Finishing up some current thinking on charting individual player defensive accountability, we’d like to share one more thought on how coaches can use postgame defensive charting to zero in fixable issues:
In the sample defensive accountability spreadsheet we’ve used twice before, the team in question gave up 68 points and we assigned accountability to each point two different ways-by player and by the type of score (missed containments, closeouts, blockouts etc.).
Every coach out there implicitly understands that of the 68 points scored by the opponent, only a certain number of points were especially avoidable. While coaches would like to think that all or most scores against us can be prevented, history tells us otherwise.
Most good coaches practice honesty with their players when it comes to this issue. When coaches preach a defensive philosophy or technique and the player executes it perfectly and a score still is the result, most coaches don’t then blame that player for the result. There are many examples but a couple illustrations follow:
A perfect blockout and the ball bounces long to the opponent.
A perfect closeout and the opponent buries the trey in spite of little or no space.
So, let’s agree that only a certain number of points given up in a game are “truly” accountable.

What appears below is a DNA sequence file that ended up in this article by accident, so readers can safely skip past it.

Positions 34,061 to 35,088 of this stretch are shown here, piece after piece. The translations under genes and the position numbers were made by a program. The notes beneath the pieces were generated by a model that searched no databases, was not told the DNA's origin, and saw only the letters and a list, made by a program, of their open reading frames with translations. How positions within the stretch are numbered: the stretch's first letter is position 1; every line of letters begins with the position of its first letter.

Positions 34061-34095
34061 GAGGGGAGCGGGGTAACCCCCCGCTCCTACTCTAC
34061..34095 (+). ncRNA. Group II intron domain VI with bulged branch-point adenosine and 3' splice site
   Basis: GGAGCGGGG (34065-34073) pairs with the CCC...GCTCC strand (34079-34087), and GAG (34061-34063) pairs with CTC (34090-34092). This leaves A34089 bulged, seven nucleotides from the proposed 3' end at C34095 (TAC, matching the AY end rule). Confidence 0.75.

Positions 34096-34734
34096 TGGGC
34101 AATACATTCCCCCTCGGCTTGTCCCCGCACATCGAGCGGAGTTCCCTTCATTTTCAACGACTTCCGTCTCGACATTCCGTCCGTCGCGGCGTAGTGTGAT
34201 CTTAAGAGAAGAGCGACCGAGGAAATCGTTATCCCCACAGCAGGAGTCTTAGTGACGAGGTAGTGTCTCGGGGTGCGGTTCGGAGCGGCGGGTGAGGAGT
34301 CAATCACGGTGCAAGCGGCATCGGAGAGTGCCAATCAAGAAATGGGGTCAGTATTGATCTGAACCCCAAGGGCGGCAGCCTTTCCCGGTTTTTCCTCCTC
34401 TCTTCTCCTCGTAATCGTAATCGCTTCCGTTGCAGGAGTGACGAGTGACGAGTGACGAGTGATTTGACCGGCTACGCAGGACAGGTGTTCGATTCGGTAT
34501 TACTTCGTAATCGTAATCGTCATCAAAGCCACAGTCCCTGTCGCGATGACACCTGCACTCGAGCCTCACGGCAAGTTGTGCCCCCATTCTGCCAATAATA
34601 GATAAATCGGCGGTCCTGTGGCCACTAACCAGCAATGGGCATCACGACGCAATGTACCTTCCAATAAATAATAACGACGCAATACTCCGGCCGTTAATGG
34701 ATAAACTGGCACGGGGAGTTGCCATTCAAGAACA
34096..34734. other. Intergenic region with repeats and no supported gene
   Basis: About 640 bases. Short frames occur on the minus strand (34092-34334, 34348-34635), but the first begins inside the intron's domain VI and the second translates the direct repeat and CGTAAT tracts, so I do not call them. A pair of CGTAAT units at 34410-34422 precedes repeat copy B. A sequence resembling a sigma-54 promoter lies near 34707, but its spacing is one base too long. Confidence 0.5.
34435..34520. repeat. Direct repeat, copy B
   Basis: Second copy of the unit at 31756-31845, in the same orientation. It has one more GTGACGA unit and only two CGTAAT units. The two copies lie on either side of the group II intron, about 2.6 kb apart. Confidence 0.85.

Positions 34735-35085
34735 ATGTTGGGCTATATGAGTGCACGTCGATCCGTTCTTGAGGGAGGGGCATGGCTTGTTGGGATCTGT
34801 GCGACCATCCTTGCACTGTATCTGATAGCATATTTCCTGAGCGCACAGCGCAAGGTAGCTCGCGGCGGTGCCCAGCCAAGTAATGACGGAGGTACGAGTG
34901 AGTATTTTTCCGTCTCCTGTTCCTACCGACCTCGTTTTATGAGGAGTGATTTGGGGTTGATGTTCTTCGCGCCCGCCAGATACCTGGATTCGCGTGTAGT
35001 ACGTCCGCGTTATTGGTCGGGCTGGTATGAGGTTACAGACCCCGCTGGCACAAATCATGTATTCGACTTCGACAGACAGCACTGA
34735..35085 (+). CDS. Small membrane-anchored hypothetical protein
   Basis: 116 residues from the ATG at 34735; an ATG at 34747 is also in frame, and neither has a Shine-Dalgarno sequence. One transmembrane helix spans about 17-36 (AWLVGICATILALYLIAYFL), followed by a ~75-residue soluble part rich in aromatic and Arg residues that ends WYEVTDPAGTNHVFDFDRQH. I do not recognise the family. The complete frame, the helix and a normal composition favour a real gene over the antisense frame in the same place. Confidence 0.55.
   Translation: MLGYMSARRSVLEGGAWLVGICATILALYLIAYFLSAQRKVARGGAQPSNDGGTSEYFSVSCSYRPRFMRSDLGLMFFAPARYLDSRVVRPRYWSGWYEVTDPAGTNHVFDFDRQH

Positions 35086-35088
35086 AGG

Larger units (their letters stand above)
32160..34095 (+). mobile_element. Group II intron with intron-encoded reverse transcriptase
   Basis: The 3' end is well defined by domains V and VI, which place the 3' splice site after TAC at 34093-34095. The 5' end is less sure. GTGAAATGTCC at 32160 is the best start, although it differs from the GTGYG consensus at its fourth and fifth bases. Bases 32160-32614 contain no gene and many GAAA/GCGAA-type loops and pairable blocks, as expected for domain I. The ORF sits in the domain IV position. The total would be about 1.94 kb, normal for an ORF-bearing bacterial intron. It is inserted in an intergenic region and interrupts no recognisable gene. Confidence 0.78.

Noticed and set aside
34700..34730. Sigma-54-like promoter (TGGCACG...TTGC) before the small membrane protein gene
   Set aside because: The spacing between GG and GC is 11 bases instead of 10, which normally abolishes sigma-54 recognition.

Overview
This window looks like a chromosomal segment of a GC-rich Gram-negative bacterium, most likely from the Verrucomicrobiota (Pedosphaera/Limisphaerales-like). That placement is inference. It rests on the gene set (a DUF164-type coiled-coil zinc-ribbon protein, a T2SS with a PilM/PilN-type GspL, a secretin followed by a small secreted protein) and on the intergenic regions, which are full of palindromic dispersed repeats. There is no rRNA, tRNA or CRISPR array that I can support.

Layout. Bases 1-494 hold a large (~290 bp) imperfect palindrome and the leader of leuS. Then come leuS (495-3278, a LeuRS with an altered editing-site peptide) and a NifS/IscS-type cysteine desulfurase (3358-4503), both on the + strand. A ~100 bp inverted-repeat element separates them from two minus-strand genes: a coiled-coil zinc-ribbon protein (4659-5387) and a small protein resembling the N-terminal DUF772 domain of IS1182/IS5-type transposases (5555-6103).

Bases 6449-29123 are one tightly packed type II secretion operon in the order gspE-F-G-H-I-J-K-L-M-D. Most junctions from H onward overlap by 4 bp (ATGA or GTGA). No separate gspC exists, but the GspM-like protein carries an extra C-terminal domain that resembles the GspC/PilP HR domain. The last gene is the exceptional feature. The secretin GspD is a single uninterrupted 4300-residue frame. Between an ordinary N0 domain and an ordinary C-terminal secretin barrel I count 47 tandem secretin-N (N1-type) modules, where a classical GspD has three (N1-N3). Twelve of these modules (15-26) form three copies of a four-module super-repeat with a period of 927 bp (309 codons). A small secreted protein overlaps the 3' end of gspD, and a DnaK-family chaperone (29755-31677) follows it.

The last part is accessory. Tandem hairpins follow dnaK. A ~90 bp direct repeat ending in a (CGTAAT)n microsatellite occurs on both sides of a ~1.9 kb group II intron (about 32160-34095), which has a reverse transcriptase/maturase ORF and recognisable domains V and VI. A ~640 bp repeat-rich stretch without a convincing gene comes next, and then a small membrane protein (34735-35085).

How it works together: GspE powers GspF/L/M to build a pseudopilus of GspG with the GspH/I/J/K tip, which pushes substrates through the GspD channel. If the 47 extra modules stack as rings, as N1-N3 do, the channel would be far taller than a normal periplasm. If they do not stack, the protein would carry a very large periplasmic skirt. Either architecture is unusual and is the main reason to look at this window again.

If that it is the case, there is obviously a baseline number, or if you will, a benchmark by which the 68 points can be evaluated. For sake of argument. Let’s choose the Virginia Cavaliers as the benchmark team. If we agreed that if Virginia played in that same game, they would likely have given up roughly 52.7 points (their current nation-leading points against total). Granted, Virginia’s slow pace of play contributes to this low total but we also shouldn’t forget that Virginia is also 3rd in the nation in defensive FG%, 5th in defensive 3pt FG%, 6th in TO margin and 5th in fewest fouls. As long as I’m talking Virginia, I also have to ask why the Cavaliers’ defense, aside from pace, isn’t more widely and routinely copied by others. Ironically, I’m quite sure that as the Virginia staff self-evaluates, among the 52.7 ppg they surrender are points that they believe are avoidable according to THEIR baseline or benchmark standards.
So, the purpose of this exercise is that now that we have a baseline of 53 points (maybe 58 adjusted to pace), we’re really focusing in on the 10-15 “worst” points we surrendered, no matter which player was accountable or which type of score we gave up. Sometimes these points given up are one-offs; sometimes not. But, if we especially emphasize these 10-15 points to our players, it’s another way of zeroing in on a teaching tool and how we can get our players to adjust and improve defensively from game to game. “Shrinking” the defensive game results down into some sort of synopsis is good for players. What method one uses can vary from coach to coach.